“You think I am dead,”
The apple tree said,
“Because I have never a leaf to show–
Because I stoop,
And my branches droop,
And the dull gray mosses over me grow!
But I’m still alive in trunk and shoot;
The buds of next May
I fold away–
But I pity the withered grass at my root.”

“You think I am dead,”
The quick grass said,
“Because I have parted with stem and blade!
But under the ground
I am safe and sound
With the snow’s thick blanket over me laid.
I’m all alive, and ready to shoot,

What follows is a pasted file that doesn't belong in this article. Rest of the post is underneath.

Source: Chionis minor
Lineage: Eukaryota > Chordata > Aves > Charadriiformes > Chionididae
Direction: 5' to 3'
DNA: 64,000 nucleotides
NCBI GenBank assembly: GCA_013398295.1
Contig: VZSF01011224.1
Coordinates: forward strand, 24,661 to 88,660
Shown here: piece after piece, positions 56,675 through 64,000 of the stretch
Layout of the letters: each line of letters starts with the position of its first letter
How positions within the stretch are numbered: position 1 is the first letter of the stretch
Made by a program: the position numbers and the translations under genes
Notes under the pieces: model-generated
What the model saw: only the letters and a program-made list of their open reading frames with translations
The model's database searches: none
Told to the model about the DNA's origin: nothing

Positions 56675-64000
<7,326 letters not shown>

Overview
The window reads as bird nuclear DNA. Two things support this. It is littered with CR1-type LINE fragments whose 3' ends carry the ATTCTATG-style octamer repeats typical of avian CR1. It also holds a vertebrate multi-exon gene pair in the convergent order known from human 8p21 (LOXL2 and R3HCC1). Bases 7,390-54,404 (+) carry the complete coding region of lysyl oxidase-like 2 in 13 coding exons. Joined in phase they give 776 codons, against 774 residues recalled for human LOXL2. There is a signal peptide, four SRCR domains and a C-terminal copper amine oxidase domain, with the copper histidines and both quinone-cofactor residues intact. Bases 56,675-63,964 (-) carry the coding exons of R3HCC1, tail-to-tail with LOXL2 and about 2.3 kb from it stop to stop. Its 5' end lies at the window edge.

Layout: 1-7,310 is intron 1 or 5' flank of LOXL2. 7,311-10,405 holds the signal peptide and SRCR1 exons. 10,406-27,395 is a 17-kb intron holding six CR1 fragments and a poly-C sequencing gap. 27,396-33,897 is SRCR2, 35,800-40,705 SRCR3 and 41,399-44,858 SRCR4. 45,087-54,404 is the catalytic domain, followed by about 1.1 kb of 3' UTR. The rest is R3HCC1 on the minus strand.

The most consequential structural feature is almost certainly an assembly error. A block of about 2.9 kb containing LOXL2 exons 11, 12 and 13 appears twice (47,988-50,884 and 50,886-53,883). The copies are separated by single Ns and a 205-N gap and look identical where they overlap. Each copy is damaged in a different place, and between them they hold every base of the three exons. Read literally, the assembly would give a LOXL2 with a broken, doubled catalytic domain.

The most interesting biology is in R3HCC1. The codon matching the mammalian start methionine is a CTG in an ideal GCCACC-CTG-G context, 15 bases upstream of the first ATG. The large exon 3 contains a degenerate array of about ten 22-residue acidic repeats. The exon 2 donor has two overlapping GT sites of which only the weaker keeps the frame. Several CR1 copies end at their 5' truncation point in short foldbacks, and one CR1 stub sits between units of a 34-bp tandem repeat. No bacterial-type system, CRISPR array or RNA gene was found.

Should the spring of the year
Come dancing here–
But I pity the flower without branch or root.”
“You think I am dead,”
A soft voice said,
“Because not a branch or root I own.
I never have died,
But close I hide
In a plumy seed that the wind has sown.
Patient I wait through the long winter hours;
You will see me again–
I shall laugh at you then,
Out of the eyes of a hundred flowers.”
Edith M. Thomas.